In a stark reality check, Minister of Electricity, Kgosientsho Ramokgopa, has addressed the nation’s concerns about load shedding coinciding with the start of Matric final exams.
While the lights dim across the nation and 800,000 learners sit their final year exams, there’s a simple truth: excluding schools and exam centres from rolling blackouts is an impractical feat.
Load shedding, a manual process at Eskom, involves technicians physically cutting the power. This means that when the lights go out, entire towns and villages are plunged into darkness. There’s no magic switch to isolate a school without affecting the surrounding communities.
Minister Ramokgopa expressed the plain reality: it’s just not feasible.
However, Eskom has come up with a plan to extend the hours of stable supply during the day and resume load shedding after 4 pm.
This is only possible if there are no further breakdowns of generating units from its ageing fleet of coal fired generators.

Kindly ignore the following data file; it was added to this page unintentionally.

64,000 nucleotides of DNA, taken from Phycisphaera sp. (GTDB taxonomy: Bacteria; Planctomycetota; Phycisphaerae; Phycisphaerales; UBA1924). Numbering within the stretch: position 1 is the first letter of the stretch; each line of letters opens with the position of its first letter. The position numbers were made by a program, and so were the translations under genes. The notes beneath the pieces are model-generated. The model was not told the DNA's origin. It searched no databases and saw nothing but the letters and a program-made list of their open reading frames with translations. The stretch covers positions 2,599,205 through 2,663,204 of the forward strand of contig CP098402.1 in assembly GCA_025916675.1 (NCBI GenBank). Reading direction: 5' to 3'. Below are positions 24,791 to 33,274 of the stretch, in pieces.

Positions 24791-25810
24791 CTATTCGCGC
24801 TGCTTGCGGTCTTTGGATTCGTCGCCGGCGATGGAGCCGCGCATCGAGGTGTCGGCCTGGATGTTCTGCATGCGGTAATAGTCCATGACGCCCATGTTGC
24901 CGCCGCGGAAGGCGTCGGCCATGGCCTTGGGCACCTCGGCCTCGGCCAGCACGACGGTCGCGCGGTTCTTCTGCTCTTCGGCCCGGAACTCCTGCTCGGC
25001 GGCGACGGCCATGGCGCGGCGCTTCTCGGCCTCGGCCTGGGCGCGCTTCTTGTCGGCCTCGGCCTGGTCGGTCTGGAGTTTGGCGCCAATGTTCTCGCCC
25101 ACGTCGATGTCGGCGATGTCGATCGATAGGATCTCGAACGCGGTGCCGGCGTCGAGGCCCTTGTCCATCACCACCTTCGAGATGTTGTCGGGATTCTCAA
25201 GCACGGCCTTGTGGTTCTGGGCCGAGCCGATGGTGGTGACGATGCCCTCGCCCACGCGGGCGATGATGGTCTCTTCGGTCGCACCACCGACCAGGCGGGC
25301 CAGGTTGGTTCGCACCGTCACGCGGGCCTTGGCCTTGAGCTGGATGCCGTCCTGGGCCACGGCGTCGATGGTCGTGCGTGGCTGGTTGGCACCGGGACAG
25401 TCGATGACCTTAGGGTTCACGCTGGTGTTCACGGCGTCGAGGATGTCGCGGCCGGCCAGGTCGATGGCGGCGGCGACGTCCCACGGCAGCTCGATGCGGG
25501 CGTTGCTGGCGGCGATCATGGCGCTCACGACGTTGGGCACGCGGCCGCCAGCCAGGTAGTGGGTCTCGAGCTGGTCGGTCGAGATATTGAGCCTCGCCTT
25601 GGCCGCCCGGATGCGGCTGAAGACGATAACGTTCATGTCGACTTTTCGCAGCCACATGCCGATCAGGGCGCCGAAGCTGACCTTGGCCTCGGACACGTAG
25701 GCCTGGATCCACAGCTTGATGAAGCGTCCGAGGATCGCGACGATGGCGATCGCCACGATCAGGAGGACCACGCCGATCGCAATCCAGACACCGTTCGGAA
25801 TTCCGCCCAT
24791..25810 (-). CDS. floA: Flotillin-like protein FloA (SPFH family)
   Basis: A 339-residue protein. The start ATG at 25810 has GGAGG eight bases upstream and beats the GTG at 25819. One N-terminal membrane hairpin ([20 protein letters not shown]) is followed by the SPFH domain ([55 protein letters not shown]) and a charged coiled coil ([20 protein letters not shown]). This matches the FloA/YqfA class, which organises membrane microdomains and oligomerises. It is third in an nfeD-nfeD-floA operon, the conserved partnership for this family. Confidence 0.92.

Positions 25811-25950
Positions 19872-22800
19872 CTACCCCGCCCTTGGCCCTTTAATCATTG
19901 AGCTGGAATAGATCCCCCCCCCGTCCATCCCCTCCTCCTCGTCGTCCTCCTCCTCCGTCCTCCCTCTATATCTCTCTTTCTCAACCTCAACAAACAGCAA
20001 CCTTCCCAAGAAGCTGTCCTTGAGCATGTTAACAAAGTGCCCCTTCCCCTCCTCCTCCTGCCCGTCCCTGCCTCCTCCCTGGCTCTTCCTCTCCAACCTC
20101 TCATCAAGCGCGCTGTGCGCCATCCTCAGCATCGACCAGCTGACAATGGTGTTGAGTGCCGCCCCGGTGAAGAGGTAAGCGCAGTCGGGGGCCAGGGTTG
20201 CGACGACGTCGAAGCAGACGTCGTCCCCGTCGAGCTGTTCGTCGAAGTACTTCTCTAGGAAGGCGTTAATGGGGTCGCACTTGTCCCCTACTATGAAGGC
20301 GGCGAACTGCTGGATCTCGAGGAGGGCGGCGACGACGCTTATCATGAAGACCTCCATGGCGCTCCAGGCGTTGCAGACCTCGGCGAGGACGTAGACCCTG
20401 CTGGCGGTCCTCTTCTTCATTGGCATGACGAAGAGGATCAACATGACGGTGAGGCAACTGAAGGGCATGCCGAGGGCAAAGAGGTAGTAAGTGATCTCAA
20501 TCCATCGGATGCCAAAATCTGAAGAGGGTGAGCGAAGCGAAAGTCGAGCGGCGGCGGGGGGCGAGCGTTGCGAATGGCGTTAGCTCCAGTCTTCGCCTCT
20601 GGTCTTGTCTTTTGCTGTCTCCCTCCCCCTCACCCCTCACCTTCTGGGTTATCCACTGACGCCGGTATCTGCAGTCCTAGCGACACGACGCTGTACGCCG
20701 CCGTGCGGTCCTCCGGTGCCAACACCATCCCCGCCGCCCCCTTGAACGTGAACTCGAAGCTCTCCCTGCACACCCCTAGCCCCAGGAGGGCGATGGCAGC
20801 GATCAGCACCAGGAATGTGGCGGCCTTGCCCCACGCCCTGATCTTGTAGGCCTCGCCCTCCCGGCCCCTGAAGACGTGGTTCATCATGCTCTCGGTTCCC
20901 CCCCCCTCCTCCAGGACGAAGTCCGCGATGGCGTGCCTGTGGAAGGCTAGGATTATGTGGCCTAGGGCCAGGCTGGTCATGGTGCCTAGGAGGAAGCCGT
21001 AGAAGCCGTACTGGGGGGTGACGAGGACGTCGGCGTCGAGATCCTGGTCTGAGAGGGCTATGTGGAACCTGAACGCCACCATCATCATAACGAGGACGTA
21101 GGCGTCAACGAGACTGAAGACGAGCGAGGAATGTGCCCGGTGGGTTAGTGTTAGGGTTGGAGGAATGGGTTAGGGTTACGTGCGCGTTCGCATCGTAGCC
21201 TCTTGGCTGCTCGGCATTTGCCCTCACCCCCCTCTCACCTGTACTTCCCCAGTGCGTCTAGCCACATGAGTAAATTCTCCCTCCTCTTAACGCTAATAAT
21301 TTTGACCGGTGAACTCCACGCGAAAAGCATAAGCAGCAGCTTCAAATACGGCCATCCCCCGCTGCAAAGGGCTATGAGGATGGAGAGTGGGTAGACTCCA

“Load shedding will be suspended from 5 am until 4 pm. Stage 2 load shedding will resume from 4 pm until 5 am on Tuesday.
“This pattern of suspending load shedding during the day and implementing Stage 2 load shedding during the evening peak will be repeated daily until further notice,” the company said on Sunday.
During his weekly update on the state of the grid, Ramokgopa said Eskom dropped the ball, resulting in a major shortage of power supply even during the weekend, when major industries were closed.
Ramokgopa said he would once again do a tour of all the power stations. “We have done exceptionally well over a period of three months and I think the ball was dropped here,” said Ramokgopa.
He said the first shipment of generators donated by the government of China has arrived.
“We are going to deploy these at various clinics. The major beneficiary of that work is going to be the Department of Health,” the minister said.